Wednesday, October 7, 2009
How to Survive Working for a Jerk
I used to have a boss I detested so much I used to envision her falling down a manhole -- not to kill her, but just injure her enough to put her in the hospital long enough for me to find another job.
After I interviewed Kathi Elster and Katherine Crowley for my Gannett column, I realized I wasn't alone in feeling so desperate when it comes to a bad boss. Here's the column:
There is probably nothing that impacts the quality of a job like a boss. Get a good manager, and you like going to work every day. Have a bad boss, and you don’t even want to get out of bed in the morning.
If you’ve ever had a bad boss, you often dream of how to get out working for a jerk, ranging from winning the lottery to getting a better job somewhere else. But in this job market? You’re feeling a bit desperate.
“People who are employed right now and work for a bad boss know they can’t immediately leave, because they know jobs are hard to come by,” says Kathi Elster, a business strategist and consultant. “It’s frustrating and depressing for them.”
Elster spends a lot of time listening to people gripe about their bosses, along with her partner in K Squared Enterprises in New York, psychotherapist Katherine Crowley. They recently put together some strategies for helping employees “manage their boss” called “Working for You Isn’t Working for Me,” (Portfolio, $25.95).
“The fact is, you need to manage the relationship,” Crowley says. “People often feel they don’t have power, and feel victimized. But you do have power in this relationship.”
Adds Elster: “The key is to manage yourself to minimize your boss’s behavior on you.”
In the book, Elster and Crowley say there are four keys to improving a bad boss relationship:
1. Detect. You first must identify exactly what it is that “drives you bonkers” in a bad boss, such as verbal attacks or unwarranted criticism. “Once you can detect it,” the authors say, “you can correct it.”
2. Detach. By learning to see the boss for who he is, and educating yourself on how not to react so strongly to the annoying behavior, then you’ll be able to eliminate the stress a bad boss brings to all areas of your life.
3. Depersonalize. No matter how miserable a boss may make you, you’re not the first person to go through this and you must realize “it’s not about you,” the authors say. By understanding the boss’s behavior existed long before you arrived on the scene and that one of the reasons it is so upsetting to you is because it’s triggering your “worst fears,” then you can learn to view the behavior more objectively.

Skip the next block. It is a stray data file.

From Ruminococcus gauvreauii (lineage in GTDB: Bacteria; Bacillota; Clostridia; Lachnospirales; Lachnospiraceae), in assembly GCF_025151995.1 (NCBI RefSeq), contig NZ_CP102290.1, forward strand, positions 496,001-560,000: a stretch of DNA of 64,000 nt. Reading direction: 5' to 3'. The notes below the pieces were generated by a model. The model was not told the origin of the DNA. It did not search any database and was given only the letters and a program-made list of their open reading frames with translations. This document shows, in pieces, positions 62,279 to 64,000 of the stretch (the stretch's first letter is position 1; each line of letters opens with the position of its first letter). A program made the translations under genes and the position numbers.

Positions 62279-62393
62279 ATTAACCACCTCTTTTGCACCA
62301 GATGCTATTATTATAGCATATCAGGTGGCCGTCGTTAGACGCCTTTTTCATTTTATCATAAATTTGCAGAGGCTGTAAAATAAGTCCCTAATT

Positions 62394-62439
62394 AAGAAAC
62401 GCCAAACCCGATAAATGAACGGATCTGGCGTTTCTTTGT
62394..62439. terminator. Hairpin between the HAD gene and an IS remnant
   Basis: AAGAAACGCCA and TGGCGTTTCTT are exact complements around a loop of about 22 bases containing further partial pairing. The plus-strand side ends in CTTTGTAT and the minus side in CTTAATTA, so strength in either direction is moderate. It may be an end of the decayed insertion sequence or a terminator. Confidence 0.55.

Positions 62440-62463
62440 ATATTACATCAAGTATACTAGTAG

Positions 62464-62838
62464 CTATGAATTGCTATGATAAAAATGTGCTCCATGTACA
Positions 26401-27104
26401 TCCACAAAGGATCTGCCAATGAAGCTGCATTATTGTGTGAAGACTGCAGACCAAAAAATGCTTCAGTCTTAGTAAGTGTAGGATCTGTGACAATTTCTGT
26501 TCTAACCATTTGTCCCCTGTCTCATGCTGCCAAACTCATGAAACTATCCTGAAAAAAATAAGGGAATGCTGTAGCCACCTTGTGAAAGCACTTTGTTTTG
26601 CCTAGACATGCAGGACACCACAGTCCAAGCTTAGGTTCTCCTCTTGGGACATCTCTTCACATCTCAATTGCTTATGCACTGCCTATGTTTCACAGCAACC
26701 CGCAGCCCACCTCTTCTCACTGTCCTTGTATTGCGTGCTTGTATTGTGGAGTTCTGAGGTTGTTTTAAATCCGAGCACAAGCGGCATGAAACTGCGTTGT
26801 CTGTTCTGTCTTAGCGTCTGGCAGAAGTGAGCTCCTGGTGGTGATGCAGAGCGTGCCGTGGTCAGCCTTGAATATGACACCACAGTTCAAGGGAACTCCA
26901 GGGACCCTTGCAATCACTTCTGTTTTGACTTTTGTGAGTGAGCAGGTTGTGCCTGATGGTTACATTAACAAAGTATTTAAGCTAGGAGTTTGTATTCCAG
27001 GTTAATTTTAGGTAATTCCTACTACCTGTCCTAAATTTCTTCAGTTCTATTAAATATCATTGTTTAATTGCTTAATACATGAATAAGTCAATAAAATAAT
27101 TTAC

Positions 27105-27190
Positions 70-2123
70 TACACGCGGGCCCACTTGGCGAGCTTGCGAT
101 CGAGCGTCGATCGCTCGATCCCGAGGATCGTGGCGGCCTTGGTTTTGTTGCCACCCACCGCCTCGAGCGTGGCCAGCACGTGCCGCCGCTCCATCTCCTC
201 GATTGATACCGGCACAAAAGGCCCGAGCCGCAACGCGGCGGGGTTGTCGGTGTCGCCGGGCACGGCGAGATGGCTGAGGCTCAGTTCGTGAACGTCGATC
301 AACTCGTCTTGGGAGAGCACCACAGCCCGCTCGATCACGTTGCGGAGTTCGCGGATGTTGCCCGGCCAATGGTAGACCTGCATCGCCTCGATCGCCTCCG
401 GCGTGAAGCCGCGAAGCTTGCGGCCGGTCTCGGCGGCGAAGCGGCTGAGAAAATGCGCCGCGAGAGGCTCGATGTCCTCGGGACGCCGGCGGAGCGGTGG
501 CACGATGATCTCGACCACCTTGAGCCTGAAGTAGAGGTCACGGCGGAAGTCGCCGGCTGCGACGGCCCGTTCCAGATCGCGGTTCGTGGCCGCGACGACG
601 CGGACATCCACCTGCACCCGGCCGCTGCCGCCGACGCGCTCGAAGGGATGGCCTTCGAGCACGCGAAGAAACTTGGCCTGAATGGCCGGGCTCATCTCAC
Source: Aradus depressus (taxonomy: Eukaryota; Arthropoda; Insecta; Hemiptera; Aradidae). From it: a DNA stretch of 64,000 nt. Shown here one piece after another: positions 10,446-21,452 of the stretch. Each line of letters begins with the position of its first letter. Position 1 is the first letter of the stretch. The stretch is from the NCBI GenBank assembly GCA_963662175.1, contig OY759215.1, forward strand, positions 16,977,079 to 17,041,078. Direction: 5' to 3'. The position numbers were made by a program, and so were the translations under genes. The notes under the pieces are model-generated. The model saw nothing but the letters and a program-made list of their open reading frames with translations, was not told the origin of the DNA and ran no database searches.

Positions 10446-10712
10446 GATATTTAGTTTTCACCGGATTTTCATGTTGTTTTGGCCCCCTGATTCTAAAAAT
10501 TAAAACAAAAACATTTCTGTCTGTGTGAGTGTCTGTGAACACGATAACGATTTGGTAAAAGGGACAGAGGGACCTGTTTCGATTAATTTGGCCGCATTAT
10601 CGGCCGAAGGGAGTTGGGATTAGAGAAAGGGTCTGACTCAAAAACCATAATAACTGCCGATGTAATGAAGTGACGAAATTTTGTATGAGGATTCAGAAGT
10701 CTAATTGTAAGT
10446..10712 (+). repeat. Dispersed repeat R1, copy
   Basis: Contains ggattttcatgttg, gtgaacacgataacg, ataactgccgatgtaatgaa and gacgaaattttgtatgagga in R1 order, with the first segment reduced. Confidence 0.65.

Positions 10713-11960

4. Deal: This involves creating a customized plan so that “when the boss acts out, you can defend yourself” and take a more objective and constructive approach to your job and career, they say.
Crowley says that the bad economy may be triggering even more bad boss behavior, as the stress only emphasizes poor management skills. In other words, the over-controlling or “checked out” boss may become even more so, increasing worker tension.
The authors note that employees typically will try to cope with bad boss behavior with tactics that don’t work such as: avoiding the boss at all costs; sulking; becoming full of self-doubt; obsessing about how to handle the boss; wishing for the boss’s demise; gloating over the boss’s behavior; bad-mouthing the boss; confronting an annoying manager; retaliating; or giving the boss the silent treatment.
But employees need to understand that unless they take steps to resolve problems with a boss in a more constructive way, they may continue to have problems no matter where they work, Crowley says.
“People tend to attract recurring situations unless they learn to resolve them,” Crowley says. “Sometimes bad boss behavior feels familiar – it’s like you’re drawn to that kind of person.”
Elster notes that employees should also learn to “take back their power” in a difficult situation by taking care of themselves physically. She recommends coping with the stress by exercising, eating right, spending time with supportive family and friends, doing enjoyable activities and learning relaxation breathing for tough times.
How do you deal with a bad boss?
Labels: Anita Bruzzese, bad bosses, bully, career advice, working for you
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This is timely. I don't have bosses. I have clients. But then clients, even when I screen so carefully, sometimes have agents, or assistants, or partners, who were hiding in the background and come scuttling to the surface after the contract is signed. These are all good tips and I am still learning to "deal." Aren't we all? So thanks. :)
I think this is probably an ongoing process for all of us. The authors point out it can take about three months to really implement this strategy successfully...!
Thanks for sharing your thoughts.
And always think that it's an opportunity to be challenged. We should see a good future with them and swallow all the pride.
I agree it's a smart idea to keep your eye on your future and where you want to go. Getting caught up in petty arguments and harboring resentment can just get in the way.
You know this is one of my favorite topics that you write about. The rules you share here could also apply if you manage or supervise such the person you describe. I don't think I have 3 months....
Excellent information. I have worked with a BAD BOSS and it was not pleaseant. Seven years of torture.
I dealt with the situation much to your advise and I'll chalk that up to lasting the seven years. Be calm, take a breath and relieve the tension. Believe me it works.
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